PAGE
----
At the end of each month’s financial review, I have a section with a few notes about my net worth. These notes reference things that I want to be clear body clear with my readers about. I feel it is important to point out that my net worth only tracks my personal assets and liabilities and not my husband’s finances. I don’t include his finances because we have not merged our finances. Even with our recent wedding, we don’t see a reason for us to merge them right now.
Treating each other’s financial pokémon teams like we do our battling pokémon teams has been working well for us these past five years. We discuss them often by talking about our problems, ideas and are open to making and listening to suggestions. We understand the basics of each other’s team, how they function and each other’s strategies behind them. When it comes to battling our finances, we do it individually and make the battling decisions ourselves.
This works for us for various reasons. We have different strategies and goals. Separate finances assist us when we are both freelancing. Our current system is equal, fair and we trust each other to control our own teams. Plus, we can always join forces for an occasional Multi Battle.
Welcome to October! The first week in October means that it’s time for September’s Review and Net Worth Update.
For those who are new to The Grown-Up Pkmn Trainer, each month I write a financial review to xatu my net worth by writing down my thoughts on the previous and following months. I share these summaries so everyone can gain insight into my personal finances and my thoughts behind them.
I started tracking my net worth to measure my progress, inspired by Budgets Are Sexy, which has helped me pay closer attention to my personal finances. I have been tracking my net worth since January 2015 and writing monthly financial reviews for myself since 2016. I recommend tracking net worth because it has been such a helpful tool to see my personal finances stat changes all in one place.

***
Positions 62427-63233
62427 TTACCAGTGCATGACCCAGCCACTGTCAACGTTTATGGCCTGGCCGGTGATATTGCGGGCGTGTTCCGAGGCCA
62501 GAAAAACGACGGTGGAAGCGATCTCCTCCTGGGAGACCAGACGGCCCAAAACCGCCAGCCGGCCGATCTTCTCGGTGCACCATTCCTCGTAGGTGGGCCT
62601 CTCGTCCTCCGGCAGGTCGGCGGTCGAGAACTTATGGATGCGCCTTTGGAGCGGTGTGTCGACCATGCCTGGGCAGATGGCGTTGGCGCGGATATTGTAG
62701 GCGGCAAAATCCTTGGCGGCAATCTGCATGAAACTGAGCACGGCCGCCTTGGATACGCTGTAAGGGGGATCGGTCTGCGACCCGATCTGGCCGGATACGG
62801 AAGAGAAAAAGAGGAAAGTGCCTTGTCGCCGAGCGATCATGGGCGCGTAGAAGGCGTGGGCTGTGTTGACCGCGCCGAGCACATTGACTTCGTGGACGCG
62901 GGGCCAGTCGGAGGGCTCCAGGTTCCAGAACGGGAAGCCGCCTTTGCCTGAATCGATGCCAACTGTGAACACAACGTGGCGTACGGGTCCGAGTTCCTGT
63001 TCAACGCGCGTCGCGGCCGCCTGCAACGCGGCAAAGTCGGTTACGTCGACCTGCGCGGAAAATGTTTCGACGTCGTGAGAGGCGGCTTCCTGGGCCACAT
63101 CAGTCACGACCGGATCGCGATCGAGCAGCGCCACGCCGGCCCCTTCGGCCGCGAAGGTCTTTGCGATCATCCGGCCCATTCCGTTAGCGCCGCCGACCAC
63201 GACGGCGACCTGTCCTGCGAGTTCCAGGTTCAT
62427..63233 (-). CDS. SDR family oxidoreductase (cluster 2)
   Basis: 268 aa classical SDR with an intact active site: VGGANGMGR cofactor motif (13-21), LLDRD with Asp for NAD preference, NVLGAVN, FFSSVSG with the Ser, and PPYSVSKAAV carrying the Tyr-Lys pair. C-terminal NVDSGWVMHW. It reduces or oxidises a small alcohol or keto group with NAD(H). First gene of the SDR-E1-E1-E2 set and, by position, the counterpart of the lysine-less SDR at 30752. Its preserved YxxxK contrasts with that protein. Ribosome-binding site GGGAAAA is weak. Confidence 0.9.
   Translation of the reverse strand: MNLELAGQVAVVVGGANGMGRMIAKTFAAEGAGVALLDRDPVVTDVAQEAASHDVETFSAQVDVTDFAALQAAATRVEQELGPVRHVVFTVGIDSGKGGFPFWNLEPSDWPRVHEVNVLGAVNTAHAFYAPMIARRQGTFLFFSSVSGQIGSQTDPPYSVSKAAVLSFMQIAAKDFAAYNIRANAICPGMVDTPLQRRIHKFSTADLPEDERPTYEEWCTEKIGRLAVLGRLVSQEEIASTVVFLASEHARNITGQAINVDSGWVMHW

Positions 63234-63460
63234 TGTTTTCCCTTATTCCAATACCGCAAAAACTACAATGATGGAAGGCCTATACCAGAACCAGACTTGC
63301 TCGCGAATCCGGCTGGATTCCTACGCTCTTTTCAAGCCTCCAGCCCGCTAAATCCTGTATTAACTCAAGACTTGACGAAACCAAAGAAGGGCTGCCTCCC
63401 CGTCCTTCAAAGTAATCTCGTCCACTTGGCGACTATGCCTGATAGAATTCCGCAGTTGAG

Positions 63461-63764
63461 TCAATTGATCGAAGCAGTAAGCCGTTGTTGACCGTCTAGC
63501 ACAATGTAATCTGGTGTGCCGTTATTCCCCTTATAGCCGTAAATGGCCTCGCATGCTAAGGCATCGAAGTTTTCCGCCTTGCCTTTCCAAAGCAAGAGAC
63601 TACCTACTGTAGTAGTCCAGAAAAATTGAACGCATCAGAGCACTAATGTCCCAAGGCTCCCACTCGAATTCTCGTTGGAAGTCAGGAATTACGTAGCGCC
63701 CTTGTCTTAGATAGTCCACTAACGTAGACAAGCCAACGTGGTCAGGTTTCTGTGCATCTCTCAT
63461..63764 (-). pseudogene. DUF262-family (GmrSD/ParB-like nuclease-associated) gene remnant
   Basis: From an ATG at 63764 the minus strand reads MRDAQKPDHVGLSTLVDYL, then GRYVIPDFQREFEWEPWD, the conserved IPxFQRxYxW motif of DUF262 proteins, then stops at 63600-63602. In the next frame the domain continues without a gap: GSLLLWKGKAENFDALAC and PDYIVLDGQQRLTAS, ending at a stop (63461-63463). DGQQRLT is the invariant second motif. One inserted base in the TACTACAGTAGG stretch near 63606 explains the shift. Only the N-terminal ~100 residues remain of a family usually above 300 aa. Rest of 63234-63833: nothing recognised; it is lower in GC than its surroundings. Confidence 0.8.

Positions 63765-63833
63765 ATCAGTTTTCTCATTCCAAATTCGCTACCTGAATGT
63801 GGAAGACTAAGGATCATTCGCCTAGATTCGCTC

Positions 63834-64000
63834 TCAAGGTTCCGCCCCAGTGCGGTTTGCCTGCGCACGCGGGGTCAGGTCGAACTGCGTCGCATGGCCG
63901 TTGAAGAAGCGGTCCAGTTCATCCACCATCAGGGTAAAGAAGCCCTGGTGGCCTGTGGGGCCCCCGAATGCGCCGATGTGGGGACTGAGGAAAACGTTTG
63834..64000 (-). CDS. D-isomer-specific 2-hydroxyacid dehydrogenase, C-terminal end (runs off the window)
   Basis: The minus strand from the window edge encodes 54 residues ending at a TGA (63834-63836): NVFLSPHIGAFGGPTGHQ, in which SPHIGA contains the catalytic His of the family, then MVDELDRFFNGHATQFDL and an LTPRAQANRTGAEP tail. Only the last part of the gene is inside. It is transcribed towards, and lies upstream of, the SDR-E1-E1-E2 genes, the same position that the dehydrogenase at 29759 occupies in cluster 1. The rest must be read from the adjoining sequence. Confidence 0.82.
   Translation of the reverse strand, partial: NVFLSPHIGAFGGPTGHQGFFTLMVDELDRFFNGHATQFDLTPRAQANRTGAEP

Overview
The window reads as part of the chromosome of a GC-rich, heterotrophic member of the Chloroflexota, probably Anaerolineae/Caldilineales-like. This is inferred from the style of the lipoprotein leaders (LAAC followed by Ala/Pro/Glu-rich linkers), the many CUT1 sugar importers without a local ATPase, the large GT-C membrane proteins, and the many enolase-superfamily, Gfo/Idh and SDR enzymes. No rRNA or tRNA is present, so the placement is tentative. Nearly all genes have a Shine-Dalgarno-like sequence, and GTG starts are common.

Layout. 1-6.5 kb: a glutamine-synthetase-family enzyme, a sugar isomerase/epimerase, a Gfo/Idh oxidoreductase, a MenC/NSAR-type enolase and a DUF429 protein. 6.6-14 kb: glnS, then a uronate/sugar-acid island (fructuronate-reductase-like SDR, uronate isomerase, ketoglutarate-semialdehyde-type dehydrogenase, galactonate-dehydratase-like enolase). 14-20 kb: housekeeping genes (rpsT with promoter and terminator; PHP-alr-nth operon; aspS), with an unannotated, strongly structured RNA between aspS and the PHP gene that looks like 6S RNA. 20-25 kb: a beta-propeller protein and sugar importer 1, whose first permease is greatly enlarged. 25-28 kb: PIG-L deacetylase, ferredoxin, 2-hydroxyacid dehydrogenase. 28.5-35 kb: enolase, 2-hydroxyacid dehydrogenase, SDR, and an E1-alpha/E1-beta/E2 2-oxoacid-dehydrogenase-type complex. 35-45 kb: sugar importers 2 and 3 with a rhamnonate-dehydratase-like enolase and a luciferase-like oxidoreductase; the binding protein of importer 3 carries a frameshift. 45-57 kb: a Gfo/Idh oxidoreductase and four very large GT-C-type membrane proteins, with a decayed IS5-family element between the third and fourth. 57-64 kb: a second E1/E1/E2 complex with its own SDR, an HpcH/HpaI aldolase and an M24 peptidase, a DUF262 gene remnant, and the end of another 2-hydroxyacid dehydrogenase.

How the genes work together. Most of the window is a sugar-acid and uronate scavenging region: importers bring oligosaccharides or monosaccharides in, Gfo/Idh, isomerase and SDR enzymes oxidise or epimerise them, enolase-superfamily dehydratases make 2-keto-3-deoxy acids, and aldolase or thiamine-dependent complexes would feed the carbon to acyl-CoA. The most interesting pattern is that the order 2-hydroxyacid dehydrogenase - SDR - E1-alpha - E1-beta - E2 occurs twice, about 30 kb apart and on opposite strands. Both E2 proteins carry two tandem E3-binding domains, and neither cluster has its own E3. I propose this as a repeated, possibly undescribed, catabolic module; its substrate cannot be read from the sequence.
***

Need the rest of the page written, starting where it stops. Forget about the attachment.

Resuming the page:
I did not like vegetables when I was a youngster. I saw vegetables as a sign of maturity and adulthood. I thought that if I liked vegetables it meant I was a grown-up. Even when I got to college I resisted eating vegetables. On Facebook, I made it clear body clear in my about me section that my diet was meat, grains, fat, and cheese. However, if the vegetables were hidden in my food, like in pasta sauce, I would endure eating them.
As I started to actually behave more like an adult by started cooking for myself, I continued tricking myself into eating vegetables. Whether I made spaghetti, enchilada hot dish or pizza, I found a way to shadow sneak them into the dish. Yes, I knew they were in there and that I was going to eat them, but playing along with the facade helped me not feel like a grown-up. Tricking myself into eating vegetables helped me eat vegetables at a time when I found it hard. Today, I understand that I am a grown-up and I eat salads for lunch almost every workday. I enjoy vegetables as a regular part of my diet.
My personal finances are similar. My financial pokémon team tricks me into doing the things I know I should do but can’t quite do on my own. Its tricks make sure I pay my credit card minimum payments, splits up my money, hides money in secret bases, absorbs extra interest, and steals money for saving.